The moral side of this is the business side, in many ways. Because of its treatment of women, Activision Blizzard will find it harder to hire employees, gain coverage for its games and convince fans to buy them over alternatives. Activision Blizzard and Kotick have already been on thin ice with many for years, but these allegations have splintered it, if not shattered it. And yet, a main problem remains that the only people that really seem to matter are the company’s investors. Stocks have dropped this past week, yes, but are still 10 points above the yearly low for Activision stock. This hasn’t produced some massive crash, and the corporate response to the lawsuit seems designed to placate investors, not employees or fans. Bobby Kotick only issued his first statement about any of this after the stock finally started to drop, and did so on the Activision investor page, even if it was addressed to his employees.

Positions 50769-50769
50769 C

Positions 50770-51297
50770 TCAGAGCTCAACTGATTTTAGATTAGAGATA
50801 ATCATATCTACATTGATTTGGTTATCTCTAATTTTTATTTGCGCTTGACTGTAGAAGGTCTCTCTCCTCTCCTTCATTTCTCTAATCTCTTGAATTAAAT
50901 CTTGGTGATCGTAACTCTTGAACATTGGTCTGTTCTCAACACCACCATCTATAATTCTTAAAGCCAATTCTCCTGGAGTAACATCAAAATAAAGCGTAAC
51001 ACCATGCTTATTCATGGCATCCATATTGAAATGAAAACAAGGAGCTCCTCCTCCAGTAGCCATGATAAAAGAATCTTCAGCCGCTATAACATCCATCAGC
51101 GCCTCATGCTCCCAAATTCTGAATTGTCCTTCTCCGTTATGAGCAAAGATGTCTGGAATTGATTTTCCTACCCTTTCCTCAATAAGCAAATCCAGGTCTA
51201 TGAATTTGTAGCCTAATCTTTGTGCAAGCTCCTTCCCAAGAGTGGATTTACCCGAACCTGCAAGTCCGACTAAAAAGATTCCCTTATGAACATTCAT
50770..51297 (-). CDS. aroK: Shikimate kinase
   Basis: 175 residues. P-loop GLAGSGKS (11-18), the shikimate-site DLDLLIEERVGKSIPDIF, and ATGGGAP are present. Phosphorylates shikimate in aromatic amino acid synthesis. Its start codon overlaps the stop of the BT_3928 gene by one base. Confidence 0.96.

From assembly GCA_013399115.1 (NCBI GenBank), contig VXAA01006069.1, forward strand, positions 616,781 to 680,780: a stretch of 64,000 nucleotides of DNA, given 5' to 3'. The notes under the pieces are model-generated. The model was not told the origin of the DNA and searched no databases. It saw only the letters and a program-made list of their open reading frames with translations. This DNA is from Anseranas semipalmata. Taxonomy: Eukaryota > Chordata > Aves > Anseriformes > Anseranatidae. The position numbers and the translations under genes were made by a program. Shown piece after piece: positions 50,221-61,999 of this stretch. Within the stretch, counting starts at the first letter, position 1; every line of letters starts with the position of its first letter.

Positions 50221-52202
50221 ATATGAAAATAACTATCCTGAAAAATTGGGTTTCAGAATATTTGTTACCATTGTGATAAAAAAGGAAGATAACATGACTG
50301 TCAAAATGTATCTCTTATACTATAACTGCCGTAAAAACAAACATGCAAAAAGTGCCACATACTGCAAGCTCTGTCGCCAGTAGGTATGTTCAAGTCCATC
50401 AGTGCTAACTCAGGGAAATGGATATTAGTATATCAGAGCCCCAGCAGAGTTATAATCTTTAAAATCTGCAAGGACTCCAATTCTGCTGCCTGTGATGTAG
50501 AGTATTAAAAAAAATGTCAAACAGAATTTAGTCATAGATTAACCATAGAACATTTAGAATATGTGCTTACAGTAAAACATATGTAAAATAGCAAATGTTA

Things have quieted down a bit with no more corporate statements, even after the recent walkout by Activision Blizzard employees that does not seem to have produced a meaningful response by management. As for the longer term implications, we won’t know how that shakes out until they get back to actually trying to launch new games this fall, and we’ll see how that’s received.

If you or anyone you know is having suicidal thoughts, contact the National Suicide Prevention Lifeline at 1-800-273-8255.

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Pick up my sci-fi novels the Herokiller series, and The Earthborn Trilogy, which is also on audiobook.